A University of Maryland SGA group will explore options for creating a monument on the campus for minority leaders.
The decision comes after the killing of 2nd Lt. Richard Collins, a black Bowie State University student, on this university’s campus in May. Sean Urbanski, a white former University of Maryland student, has been charged with murder, and whether the killing was a hate crime is still under investigation.
Because the group is in its preliminary stages, it has not yet decided what form the monument will take. Student Government Association President AJ Pruitt said he wants it to serve as a “lasting memory of not only Lt. Collins but also a lot about the impact that people of color have had on our campus.”
SGA member Ashley Vasquez, who will lead the group, said she wants the monument to be a physical structure located in a central area of the campus — such as on McKeldin Mall or in front of Stamp Student Union — so a lot of people will walk by it every day and prospective students will see it during campus tours.
Kim Nickerson, the behavioral and social sciences college’s assistant dean for diversity and diversity officer, said a physical symbol of this university’s core value of inclusion would be “wonderful.” Pruitt selected Nickerson to be a key faculty member working with the group.
“It would be fantastic if we could find something like that, and I believe that alum and great friends of this university would support that type of effort,” Nickerson said. “If this group is able to come up with an idea that inspires and motivates, I think that the university will have not a hard time finding people to contribute to this effort to make it real.”
Both Pruitt and Vasquez said they want the project to produce an educational component that will ensure the lasting legacy of such leaders.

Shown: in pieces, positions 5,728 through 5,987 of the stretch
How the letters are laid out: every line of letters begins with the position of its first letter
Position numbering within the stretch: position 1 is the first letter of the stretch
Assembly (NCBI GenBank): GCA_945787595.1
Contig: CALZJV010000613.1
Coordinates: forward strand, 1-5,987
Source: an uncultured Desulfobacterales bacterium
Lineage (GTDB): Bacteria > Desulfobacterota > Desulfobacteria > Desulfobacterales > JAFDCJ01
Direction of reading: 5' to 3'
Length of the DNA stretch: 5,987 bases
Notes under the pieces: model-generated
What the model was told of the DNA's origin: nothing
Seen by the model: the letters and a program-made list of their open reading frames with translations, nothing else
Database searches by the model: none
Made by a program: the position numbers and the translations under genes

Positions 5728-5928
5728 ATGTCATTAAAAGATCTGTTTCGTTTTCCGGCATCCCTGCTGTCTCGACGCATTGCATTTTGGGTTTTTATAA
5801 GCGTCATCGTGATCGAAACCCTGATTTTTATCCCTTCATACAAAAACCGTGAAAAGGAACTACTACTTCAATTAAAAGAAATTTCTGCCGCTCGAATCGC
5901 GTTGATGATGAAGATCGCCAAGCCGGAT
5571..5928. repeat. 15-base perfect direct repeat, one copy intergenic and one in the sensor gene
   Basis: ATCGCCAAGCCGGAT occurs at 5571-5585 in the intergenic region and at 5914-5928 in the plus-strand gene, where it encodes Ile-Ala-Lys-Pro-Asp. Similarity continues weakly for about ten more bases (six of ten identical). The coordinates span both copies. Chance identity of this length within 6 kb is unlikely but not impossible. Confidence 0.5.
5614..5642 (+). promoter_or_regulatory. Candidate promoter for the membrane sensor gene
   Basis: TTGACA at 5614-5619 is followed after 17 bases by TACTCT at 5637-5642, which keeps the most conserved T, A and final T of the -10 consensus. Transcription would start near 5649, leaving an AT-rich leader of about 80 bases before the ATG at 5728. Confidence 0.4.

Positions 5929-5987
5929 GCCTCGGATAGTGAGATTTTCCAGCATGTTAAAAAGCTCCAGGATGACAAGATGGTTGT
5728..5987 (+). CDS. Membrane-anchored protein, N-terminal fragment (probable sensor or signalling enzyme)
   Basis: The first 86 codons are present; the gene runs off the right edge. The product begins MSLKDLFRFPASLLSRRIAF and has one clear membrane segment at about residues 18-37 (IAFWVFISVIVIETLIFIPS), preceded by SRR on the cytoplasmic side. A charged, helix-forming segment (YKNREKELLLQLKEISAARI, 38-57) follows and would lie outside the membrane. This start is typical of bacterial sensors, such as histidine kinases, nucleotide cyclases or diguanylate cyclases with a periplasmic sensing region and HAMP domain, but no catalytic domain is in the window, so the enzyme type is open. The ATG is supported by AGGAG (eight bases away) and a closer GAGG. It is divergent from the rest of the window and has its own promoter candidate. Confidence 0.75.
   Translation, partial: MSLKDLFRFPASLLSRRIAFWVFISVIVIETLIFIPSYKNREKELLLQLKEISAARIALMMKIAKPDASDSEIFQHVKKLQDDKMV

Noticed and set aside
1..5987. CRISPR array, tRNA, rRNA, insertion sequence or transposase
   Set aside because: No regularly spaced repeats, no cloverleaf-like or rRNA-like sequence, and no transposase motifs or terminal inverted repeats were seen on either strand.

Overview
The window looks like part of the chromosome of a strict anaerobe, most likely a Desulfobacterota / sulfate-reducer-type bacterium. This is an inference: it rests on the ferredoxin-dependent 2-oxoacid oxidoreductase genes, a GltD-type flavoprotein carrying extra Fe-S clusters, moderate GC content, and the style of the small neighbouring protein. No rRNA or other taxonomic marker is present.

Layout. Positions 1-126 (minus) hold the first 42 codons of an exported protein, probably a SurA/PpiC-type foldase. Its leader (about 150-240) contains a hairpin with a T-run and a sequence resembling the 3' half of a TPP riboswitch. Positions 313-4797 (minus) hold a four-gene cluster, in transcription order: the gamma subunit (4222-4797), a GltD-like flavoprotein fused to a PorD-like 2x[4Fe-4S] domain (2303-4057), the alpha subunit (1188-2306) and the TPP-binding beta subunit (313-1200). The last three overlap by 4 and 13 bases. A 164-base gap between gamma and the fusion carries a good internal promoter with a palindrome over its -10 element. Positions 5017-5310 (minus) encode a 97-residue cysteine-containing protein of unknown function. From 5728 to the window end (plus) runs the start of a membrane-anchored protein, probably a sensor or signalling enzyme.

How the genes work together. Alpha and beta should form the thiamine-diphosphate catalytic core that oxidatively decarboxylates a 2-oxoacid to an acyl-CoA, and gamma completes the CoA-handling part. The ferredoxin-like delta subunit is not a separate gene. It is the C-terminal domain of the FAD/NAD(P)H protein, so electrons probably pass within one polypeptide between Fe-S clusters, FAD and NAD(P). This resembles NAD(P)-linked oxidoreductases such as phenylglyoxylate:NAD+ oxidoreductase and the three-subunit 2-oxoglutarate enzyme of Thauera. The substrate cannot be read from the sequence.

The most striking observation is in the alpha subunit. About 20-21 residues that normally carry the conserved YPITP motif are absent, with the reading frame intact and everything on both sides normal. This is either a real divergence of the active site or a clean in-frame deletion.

“We really do want to make it not only be a discussion piece and something that people can look to on campus and it spurs conversation, but also a gift that keeps on giving that has clear educational components with it,” Pruitt said.
About two weeks ago, Pruitt approached Vasquez about taking on the SGA initiative. Both Pruitt and Vasquez agreed Vasquez should step down from her position as the behavioral and social sciences college representative on the SGA legislature to work on the group.
Vasquez announced her resignation as a legislator at the Sept. 20 SGA meeting.
Pruitt said Vasquez’s experience and connections as a senator on the University Senate and the president of this university’s National Pan-Hellenic Council chapter will enhance her leadership efforts for the group.
Since Collins’ murder, Vasquez has been working to make students feel safer at this university. As a resident assistant at South Campus Commons, Vasquez and other RAs have held open forums in which students can raise their concerns about Collins’ death and other diversity and inclusion issues on the campus.
“I’ve seen a lot of racism on this campus in the past four years, and for it to tragically end in a murder, that’s the last straw for anybody,” said Vasquez, a senior sociology major. “Stepping up to lead this task force is something I know I have the power to do, but it’s also a privilege to do.”
Pruitt said Nickerson’s knowledge about the history of diversity issues on the campus and experience working with the student body will enhance the group.
Nickerson serves as the co-chair of the President’s Commission on Ethnic Minority Issues, which provides support to ethnic minority groups at this university. Nickerson also said he has connections with people on the campus and the surrounding community, including at Prince George’s Community College and Bowie State, that may be useful to the group.
This university’s administration is separately working on a proposal for a memorial of Collins. The SGA group will contribute feedback on the administration’s project plan before the memorial is constructed, Pruitt said.
Vasquez said she expects the group to begin working in about two to three weeks after she and Pruitt recruit more students, faculty and staff to join it. The Residence Hall Association and the Graduate Student Government are among the campus groups they wish to include, Pruitt said. Vasquez said her goal is to have the monument done by May.
Being transparent with the university and the community is important in optimizing the success of the group, Nickerson said.
“I’m hoping to be able to help build trust that things will be good for the university and the community and the Collins family and future generations to come at not only Bowie State, but Maryland and the entire community in this area,” Nickerson said. “[I hope we] can feel that this wound up being a good outcome for everyone.”